Ignore that title, it’s a fib. This isn’t really a post about how I wrote a book because no author really writes a book. They build a book, layer on layer, putting in, taking out, kneading disjointed scenes and chapters back together like word dough until they have something that reads like a seamless story. This is a post about how my word dough became a book.
I started writing my second novel, Meet Me at the Lighthouse, in March 2016. Although it will be the second book I’ve had published, it’s actually the third manuscript I’ve completed – the second, a romantic comedy about a pub quiz team in the Yorkshire Dales, is currently sitting in editing purgatory until I have time to pay it some attention.
I started Meet Me with a one-word premise: lighthouse. From the days of my Portland Bill wallpaper, aged four, I’ve loved lighthouses: something about that isolated, haunting quality they seem to have, I think. I was intrigued by the idea of using one in a novel; not just as a setting, but as a key part of the plot.
So I improvised the first scene, in which my hero and heroine meet at said lighthouse, then plotted out the rest. Some writers like to have a complete plot before they write a word, “pantsers” prefer to wing it, and for me it’s somewhere in between: improvise a scene or two, plot, a few more scenes, replot, and so on. I rarely do character sheets before starting work: I prefer to write scenes for them and get to know them as I go. Even scenes that are eventually cut can be an important way to learn about and develop your characters.
I decided my lighthouse was going to be a music venue on the Yorkshire coast, because wouldn’t that be just amazing? And as with my debut novel The Honey Trap, which I’d written during NaNoWriMo the November before, I set myself the target of writing 2000 words a day minimum until in six weeks I had a first draft.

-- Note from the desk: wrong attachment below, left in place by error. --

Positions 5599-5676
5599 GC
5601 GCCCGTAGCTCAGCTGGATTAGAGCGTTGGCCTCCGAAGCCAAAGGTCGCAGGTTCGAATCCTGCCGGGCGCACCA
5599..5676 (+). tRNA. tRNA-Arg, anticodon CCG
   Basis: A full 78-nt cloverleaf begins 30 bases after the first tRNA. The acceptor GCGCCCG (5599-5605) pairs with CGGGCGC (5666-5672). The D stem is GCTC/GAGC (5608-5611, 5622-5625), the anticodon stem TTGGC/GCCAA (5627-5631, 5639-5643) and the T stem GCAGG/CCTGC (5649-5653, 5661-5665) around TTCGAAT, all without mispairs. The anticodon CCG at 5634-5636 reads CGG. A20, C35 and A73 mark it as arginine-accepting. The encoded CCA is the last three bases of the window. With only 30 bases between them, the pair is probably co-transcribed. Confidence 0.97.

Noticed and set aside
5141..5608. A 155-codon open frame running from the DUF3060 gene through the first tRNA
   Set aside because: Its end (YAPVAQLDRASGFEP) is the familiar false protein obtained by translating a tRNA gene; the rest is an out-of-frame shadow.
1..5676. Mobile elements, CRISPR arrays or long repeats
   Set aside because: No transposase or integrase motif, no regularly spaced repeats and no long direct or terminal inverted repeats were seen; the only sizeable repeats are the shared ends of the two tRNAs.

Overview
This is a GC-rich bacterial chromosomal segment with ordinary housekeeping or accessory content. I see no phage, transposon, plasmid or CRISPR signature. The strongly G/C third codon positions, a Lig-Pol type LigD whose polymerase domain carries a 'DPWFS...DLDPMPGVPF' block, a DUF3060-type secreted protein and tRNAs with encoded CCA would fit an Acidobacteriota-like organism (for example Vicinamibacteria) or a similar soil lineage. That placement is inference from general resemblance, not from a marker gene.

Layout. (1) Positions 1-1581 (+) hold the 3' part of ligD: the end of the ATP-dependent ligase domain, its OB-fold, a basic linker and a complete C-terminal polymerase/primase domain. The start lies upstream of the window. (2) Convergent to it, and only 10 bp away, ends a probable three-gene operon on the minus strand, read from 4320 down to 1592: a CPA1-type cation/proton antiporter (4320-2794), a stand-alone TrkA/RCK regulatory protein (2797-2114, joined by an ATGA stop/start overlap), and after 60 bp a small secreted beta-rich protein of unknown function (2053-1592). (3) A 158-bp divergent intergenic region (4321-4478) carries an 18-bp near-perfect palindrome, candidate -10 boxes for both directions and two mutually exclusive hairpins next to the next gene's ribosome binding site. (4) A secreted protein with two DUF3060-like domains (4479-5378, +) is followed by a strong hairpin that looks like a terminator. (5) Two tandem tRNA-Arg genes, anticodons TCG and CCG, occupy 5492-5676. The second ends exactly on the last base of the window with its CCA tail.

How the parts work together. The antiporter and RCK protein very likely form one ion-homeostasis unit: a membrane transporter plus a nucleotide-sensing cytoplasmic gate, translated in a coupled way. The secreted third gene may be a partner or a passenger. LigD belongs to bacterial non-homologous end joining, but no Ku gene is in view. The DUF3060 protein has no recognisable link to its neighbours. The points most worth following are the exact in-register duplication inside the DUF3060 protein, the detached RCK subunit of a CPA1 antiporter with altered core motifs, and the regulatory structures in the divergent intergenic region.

Like all my first drafts, it was a bloated thing – 115,000 words – and even after editing and polishing, it was still far too long. I’ve worked as a professional copy-editor and proofreader in my day job for over a decade, which you might think would mean that the edit would be the easy part, but there’s actually nothing I find harder. It’s difficult to hack apart your own work, which you know almost by heart, and structural editing – fixing problems with pacing, plot and consistency – is a very different thing from cleaning up typos and grammar errors. However, I was still pleased enough with my work to start subbing it to agents, which is how I got my lovely agent Laura Longrigg at MBA.
And that was when the work really started! It was wonderful to work with an agent with a strong editorial background, and Laura’s suggestions on plot, pace and characterisation were invaluable. After four rounds of edits, I had two new characters, many new plot developments and I’d cut 20,000 words from the length. It was a slog but it was worth it; with Laura’s help I managed to make it a much stronger book than it had been when she signed me, and I’ll always be grateful that she saw its potential from the start. A new two-book contract was negotiated with HarperImpulse, my publisher for The Honey Trap, and the manuscript delivered to them.